Arthritis is a blanket term for about a hundred rheumatic diseases and conditions affecting the musculoskeletal system. Arthritis causes not only inflammation and damage to joints, with subsequent bone erosion, severe pain, and disability, but can also cause damage to other organs of the body, leading to increased mortality.
Stiffness, aching, grinding, swelling, outright pain—these are all symptoms of arthritis and can be a barrier to staying mobile as we age.
According to the World Health Organization (WHO), 9.6% of men and 18.0% of women aged over 60 years have symptomatic osteoarthritis worldwide. 80% of those with osteoarthritis have limitations in movement, and 25% cannot perform their major daily activities of life. OA is more common in women than in men. Nearly, 45% of women over the age of 65 years have symptoms while 70% of those over 65 years show radiological evidence of OA. (*)
What causes this trend? What makes women more susceptible to it? Are there any precautions preventive mechanisms that can be taken to stay away from this? Before moving further let us understand what is osteoarthritis?
What is Osteoarthritis?
Simply put osteoarthritis is the wear and tear of the cartilage that lines the end of your bones. Normally, cartilage is smooth, glistening, and white, and two cartilage-covered bones moving across one another in our joints are virtually frictionless. When the cartilage begins to wear down, though, like potholes in a road, the surface loses its smooth finish. This is when the stiffness and aching set in, causing pain.
Why is osteoarthritis more common in women than men?
Following are some of the reasons that may be causing osteoarthritis more in women:
A woman’s body structure plays a big role in her risk for osteoarthritis of the knees. Studies suggest that women with wider hips may be more prone to osteoarthritis as the particular body structure affects the alignment of the knee, causing uneven stress on them.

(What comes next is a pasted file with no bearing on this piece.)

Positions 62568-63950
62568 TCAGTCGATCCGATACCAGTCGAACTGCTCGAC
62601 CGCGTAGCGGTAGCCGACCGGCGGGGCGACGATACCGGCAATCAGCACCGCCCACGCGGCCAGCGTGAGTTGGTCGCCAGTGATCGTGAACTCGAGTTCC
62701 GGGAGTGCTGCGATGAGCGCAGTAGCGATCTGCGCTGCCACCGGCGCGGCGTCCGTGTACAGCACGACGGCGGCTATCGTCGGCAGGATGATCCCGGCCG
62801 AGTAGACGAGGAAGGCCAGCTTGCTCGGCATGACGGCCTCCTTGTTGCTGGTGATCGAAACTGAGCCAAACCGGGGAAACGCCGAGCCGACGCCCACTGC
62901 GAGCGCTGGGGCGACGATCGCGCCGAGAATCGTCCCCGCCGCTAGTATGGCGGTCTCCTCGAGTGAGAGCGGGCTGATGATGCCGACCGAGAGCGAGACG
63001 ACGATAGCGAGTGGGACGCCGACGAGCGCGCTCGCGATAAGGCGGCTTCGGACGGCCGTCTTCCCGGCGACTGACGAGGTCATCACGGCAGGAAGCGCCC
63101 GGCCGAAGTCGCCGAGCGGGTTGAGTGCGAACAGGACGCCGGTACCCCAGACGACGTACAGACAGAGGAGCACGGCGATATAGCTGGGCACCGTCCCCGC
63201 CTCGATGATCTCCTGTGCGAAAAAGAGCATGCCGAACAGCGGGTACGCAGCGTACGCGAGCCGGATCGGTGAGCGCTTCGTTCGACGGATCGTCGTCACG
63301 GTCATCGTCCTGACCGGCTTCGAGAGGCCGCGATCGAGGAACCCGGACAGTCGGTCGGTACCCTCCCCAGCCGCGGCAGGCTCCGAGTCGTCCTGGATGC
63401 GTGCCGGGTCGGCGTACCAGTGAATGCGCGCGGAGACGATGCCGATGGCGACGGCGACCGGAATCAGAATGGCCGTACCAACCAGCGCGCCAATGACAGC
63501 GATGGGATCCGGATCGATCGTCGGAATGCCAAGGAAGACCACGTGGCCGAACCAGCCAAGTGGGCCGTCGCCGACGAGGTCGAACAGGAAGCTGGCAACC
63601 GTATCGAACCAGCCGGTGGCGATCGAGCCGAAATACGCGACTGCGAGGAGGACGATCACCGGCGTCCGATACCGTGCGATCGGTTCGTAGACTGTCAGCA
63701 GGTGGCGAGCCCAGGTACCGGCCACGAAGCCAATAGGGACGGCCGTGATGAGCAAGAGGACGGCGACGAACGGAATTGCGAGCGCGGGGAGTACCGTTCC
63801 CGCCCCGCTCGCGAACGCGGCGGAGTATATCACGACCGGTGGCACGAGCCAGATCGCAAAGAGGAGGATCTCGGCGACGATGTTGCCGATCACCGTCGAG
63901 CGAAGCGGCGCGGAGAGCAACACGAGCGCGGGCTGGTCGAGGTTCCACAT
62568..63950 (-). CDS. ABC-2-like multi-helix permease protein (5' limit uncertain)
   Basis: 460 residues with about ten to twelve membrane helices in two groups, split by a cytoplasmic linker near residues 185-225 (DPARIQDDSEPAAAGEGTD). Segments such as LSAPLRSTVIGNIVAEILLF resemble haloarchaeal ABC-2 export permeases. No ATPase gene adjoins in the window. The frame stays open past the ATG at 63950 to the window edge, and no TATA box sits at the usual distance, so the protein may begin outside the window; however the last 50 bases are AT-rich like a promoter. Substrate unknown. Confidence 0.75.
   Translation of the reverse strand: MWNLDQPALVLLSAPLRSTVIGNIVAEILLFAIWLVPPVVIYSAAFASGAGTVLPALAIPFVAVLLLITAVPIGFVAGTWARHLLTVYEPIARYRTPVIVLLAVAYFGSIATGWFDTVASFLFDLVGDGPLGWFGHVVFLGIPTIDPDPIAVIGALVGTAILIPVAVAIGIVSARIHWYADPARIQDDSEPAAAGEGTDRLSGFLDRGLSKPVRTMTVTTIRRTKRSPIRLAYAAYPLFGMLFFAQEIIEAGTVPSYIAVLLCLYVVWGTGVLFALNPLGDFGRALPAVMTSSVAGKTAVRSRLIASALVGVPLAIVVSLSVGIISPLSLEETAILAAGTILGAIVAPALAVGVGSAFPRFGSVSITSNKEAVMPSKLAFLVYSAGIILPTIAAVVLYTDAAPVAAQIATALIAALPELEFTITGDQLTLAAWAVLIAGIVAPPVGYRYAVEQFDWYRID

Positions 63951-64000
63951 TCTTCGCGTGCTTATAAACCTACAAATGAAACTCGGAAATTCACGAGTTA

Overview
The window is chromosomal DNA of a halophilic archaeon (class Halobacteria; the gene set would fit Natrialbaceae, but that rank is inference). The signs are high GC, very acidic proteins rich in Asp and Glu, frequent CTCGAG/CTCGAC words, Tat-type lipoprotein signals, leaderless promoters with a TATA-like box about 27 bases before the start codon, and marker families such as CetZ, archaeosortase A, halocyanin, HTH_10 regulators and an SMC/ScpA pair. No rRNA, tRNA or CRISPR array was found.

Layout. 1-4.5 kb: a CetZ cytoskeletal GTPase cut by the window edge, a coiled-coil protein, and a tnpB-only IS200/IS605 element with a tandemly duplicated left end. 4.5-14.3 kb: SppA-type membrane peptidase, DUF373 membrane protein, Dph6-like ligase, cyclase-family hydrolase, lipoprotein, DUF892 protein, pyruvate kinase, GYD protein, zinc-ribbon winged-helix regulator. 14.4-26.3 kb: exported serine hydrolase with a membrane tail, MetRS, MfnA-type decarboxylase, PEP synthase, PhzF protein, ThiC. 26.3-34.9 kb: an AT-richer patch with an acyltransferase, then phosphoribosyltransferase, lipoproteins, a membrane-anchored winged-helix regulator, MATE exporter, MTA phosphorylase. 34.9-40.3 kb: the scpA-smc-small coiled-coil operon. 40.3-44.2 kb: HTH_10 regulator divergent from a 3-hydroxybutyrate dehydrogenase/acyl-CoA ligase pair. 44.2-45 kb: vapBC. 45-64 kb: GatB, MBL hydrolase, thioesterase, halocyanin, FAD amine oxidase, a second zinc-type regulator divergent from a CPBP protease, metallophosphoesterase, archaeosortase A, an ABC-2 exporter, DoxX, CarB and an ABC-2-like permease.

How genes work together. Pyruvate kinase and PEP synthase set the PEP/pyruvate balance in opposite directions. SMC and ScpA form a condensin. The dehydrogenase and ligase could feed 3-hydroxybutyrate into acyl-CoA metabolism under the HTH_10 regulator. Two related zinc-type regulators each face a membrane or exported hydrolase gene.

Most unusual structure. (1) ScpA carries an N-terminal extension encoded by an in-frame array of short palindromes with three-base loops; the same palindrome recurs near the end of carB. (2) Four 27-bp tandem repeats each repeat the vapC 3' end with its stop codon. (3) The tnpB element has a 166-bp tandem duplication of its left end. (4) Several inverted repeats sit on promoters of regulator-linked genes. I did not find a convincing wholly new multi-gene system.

Pregnancy and Breast-Feeding
Pregnancy and breastfeeding cause changes and places extra demands on, women’s bodies. Some of these may affect their bones. Studies have shown that women often lose 3 to 5 percent of their bone mass during breastfeeding, caused by the growing baby’s need for additional calcium that’s drawn from the mother’s bones.
Hormonal differences between men and women may play a role in the development of osteoarthritis. Postmenopausal women, in particular, have an increased risk of developing arthritis and this has been linked to the decrease in estrogen during this time.
Osteoarthritis is closely linked to obesity. While men and women both suffer from obesity it is found that obesity in women is more common. Weight plays an important role in joint stress, so when people are very overweight, it puts stress on their joints, especially their weight-bearing joints, like the knees and the hips more weight that’s on a joint, the more stressed the joint becomes, and the more likely it will wear down and be damaged.
Need to Spread Awareness
It is obvious now that healthcare organizations need to maximize their role as an educator, innovator, and mediator of science. By educating women, spreading awareness and breaking gender stereotypes a lot of preventive action can be taken to fight arthritis. We would like to share our work in this area.
my-healthconnect’s Initiative in Nairobi, Against Arthritis
As a starting point to spread awareness against the various ailments that lead to knee and joint pain, my-healthconnect held a camp at Nairobi . Our objective was to spread awareness of arthritis as a disease, address the common pain points that lead to it and offer preventive medicine along with active treatment for affected patients. We were amazed and overwhelmed by the response that we received. We addressed the issues and concerns of people of all age groups. Amongst this, there was a large percentage of women who were facing issues such as knee and joint pains.
One such lady who walked to us was Rachael Wanjiku, a middle-aged lady in her mid-sixties. Rachael Wanjiku was suffering from acute joint pain. While she was prescribed medication, the dosage and drug were inadequate to handle her case of advanced arthritis. On diagnosing her we changed her prescription and put her on advanced drugs that steadily offered her relief. As arthritis had affected most of her joints we knew that sooner or later she would have to opt for surgery. We gave her the heads up and advised her to consult a doctor.
In about six months her son reached out to us again. It was endearing when he mentioned that he would like us to advise on the surgery. He wrote that our medication had worked on his mother more effectively than any other doctor they had been to so far and hence he entrusted us with the task of her surgery too. We have sent her x-rays to the concerned doctors and we are now working on the logistics of her treatment. In the meanwhile, we are sharing the kind words of appreciation written by Mr.Isaiah (son of Rachael Wanjiku).
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